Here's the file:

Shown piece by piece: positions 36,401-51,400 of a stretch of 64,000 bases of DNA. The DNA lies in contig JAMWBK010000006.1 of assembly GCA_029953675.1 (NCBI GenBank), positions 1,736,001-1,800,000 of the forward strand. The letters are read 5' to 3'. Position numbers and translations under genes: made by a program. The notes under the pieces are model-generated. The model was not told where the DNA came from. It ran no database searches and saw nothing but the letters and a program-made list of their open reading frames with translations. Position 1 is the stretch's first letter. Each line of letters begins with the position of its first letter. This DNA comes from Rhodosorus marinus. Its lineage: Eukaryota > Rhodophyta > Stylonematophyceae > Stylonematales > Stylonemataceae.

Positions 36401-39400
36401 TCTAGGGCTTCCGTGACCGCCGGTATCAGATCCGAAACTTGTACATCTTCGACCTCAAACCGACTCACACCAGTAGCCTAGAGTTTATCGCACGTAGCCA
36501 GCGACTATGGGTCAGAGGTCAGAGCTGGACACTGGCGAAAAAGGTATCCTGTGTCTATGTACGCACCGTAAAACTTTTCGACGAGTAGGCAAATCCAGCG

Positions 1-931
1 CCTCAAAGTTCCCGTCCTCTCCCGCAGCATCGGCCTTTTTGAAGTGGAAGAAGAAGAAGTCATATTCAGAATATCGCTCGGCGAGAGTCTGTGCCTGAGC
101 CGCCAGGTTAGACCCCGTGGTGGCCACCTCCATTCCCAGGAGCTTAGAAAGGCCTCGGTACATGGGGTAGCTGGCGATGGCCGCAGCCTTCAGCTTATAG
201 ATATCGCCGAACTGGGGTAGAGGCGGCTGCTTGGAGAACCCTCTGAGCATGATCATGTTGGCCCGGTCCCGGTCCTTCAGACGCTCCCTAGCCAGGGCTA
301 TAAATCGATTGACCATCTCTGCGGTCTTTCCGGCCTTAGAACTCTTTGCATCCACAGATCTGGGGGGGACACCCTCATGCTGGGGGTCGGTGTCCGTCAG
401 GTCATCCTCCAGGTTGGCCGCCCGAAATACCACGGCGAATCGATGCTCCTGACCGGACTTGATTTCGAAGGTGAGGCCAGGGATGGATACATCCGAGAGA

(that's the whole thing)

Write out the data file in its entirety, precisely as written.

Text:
Shown piece by piece: positions 36,401-51,400 of a stretch of 64,000 bases of DNA. The DNA lies in contig JAMWBK010000006.1 of assembly GCA_029953675.1 (NCBI GenBank), positions 1,736,001-1,800,000 of the forward strand. The letters are read 5' to 3'. Position numbers and translations under genes: made by a program. The notes under the pieces are model-generated. The model was not told where the DNA came from. It ran no database searches and saw nothing but the letters and a program-made list of their open reading frames with translations. Position 1 is the stretch's first letter. Each line of letters begins with the position of its first letter. This DNA comes from Rhodosorus marinus. Its lineage: Eukaryota > Rhodophyta > Stylonematophyceae > Stylonematales > Stylonemataceae.

Positions 36401-39400
36401 TCTAGGGCTTCCGTGACCGCCGGTATCAGATCCGAAACTTGTACATCTTCGACCTCAAACCGACTCACACCAGTAGCCTAGAGTTTATCGCACGTAGCCA
36501 GCGACTATGGGTCAGAGGTCAGAGCTGGACACTGGCGAAAAAGGTATCCTGTGTCTATGTACGCACCGTAAAACTTTTCGACGAGTAGGCAAATCCAGCG

Positions 1-931
1 CCTCAAAGTTCCCGTCCTCTCCCGCAGCATCGGCCTTTTTGAAGTGGAAGAAGAAGAAGTCATATTCAGAATATCGCTCGGCGAGAGTCTGTGCCTGAGC
101 CGCCAGGTTAGACCCCGTGGTGGCCACCTCCATTCCCAGGAGCTTAGAAAGGCCTCGGTACATGGGGTAGCTGGCGATGGCCGCAGCCTTCAGCTTATAG
201 ATATCGCCGAACTGGGGTAGAGGCGGCTGCTTGGAGAACCCTCTGAGCATGATCATGTTGGCCCGGTCCCGGTCCTTCAGACGCTCCCTAGCCAGGGCTA
301 TAAATCGATTGACCATCTCTGCGGTCTTTCCGGCCTTAGAACTCTTTGCATCCACAGATCTGGGGGGGACACCCTCATGCTGGGGGTCGGTGTCCGTCAG
401 GTCATCCTCCAGGTTGGCCGCCCGAAATACCACGGCGAATCGATGCTCCTGACCGGACTTGATTTCGAAGGTGAGGCCAGGGATGGATACATCCGAGAGA